A PASSIONATE WOMAN opens at Leeds Playhouse with set design from ROSE REVITT ★★★★

Kay Mellor's A Passionate Woman at Leeds Playhouse - First Look



4 stars out of 5

A Passionate Woman review – Kay Mellor’s wry rummage through middle-aged angst

Leeds Playhouse
A year after Mellor’s death, Tess Seddon directs her 1993 play marked by dry northern wit, knowing ridiculousness and deep, understated sadness

Kay Mellor’s play features a working-class woman of a certain age caught in an unfulfilling marriage and yearning for romance. Not nearly as well known as Shirley Valentine – even though it was cast in a comic vein and adapted for the screen in 2010 – maybe it ought to be.

Betty, played with no-nonsense charm by Katherine Dow Blyton, is a dutiful wife and mother who, dressed in a pink two-piece on the day of her son’s wedding, takes a life-changing detour into her loft. As she rummages among its dusty old boxes and suitcases, it becomes a portal, of a kind, back to a more vital past self.

Inspired by a story told to Mellor by her mother, the play is revived by Tess Seddon on the same stage where it premiered 30 years ago, and still chimes in its sense of regret. The biggest for Betty is her decision to end a secret affair with her now dead Polish lover, Craze (Michael Bijok).

Mellor made her name writing TV dramas and, at first, A Passionate Woman has the pace and predictable punchlines of a sitcom. The first act is part monologue, part exchange of dry northern wit between Betty and her bamboozled son (Tom Lorcan), who is trying to talk her down from the loft while her husband (David Crellin) looks for her downstairs.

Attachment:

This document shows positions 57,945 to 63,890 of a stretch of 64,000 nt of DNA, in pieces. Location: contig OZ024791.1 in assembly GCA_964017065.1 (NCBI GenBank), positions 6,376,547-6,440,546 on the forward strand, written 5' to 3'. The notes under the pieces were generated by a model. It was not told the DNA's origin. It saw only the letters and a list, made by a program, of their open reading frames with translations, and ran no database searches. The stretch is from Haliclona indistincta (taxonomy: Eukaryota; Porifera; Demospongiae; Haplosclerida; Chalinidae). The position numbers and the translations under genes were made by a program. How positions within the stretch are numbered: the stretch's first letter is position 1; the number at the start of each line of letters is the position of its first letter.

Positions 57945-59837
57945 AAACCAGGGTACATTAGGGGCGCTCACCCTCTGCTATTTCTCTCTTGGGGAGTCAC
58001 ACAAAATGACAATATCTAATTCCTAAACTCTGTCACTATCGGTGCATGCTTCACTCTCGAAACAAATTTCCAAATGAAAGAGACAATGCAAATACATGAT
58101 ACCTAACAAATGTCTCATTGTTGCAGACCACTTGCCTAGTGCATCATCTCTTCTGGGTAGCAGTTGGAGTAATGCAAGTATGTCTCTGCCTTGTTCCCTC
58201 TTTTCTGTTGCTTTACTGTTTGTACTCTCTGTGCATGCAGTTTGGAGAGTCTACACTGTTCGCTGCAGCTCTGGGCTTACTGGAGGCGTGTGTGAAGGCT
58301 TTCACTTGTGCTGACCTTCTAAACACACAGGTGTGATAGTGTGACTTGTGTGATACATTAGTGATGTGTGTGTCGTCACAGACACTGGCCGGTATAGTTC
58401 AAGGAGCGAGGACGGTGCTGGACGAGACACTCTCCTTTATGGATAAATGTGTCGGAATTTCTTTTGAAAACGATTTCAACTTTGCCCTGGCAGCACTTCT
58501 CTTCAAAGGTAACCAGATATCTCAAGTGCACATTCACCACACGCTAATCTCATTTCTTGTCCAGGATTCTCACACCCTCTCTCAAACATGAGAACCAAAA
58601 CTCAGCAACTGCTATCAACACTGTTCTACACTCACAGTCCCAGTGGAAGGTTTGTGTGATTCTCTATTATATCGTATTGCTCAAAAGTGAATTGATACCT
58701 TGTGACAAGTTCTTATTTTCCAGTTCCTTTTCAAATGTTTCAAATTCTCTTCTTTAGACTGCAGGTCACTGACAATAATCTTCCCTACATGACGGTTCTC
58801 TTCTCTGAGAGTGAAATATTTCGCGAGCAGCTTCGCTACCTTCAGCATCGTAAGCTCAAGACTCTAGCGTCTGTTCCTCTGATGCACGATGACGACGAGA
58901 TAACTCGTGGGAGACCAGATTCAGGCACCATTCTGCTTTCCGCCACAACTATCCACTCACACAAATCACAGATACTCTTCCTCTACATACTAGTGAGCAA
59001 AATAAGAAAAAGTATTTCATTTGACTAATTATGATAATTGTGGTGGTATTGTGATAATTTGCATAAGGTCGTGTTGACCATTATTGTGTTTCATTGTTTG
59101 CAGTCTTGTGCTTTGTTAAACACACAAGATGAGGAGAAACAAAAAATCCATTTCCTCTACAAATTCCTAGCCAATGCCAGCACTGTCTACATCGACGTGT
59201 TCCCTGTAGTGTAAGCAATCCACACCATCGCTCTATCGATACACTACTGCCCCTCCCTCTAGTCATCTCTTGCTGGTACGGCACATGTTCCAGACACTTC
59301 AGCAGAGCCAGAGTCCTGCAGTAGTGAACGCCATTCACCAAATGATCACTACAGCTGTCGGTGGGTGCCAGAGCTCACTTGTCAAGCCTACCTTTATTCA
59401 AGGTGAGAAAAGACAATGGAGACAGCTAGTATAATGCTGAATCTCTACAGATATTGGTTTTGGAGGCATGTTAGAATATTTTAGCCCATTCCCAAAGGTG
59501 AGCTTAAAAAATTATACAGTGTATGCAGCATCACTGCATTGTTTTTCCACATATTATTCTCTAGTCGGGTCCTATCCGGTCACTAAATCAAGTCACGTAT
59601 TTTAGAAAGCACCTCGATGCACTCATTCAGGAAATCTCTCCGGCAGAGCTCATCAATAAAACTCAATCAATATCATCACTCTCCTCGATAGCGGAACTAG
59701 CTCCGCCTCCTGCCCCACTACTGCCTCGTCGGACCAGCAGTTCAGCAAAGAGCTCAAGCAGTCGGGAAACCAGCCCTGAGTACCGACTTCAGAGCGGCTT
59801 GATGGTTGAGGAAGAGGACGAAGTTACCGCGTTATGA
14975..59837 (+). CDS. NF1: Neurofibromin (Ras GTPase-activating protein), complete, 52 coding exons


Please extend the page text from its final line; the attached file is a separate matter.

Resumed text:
Blooming into a daring script that straddles genres, it goes from gentle comedy to kitchen sink drama while this family pick over the fault lines in their relationships – and also ghost story, when Craze emerges in the loft as a minxish incarnation who cajoles Betty into a grand escape from her life.

Rose Revitt’s set is both real and hyperreal – a fitting combination for a salt-of-the-earth comedy that has dead young lovers roaming among the still living. Mellor’s dialogue is anchored in a wonderful West Yorkshire demotic and the father-son reckoning is especially powerful for its awkward humour and understated sadness.

Dow Blyton gradually gives Betty her depth, hinting at suicidal despair, which Mellor cunningly disguises as wry comedy. The end features a showdown on the roof as a hot air balloon floats into view. It bears a knowing note of the ridiculous – a surreal Shirley Valentine, indeed – and wins us over with its flamboyance.


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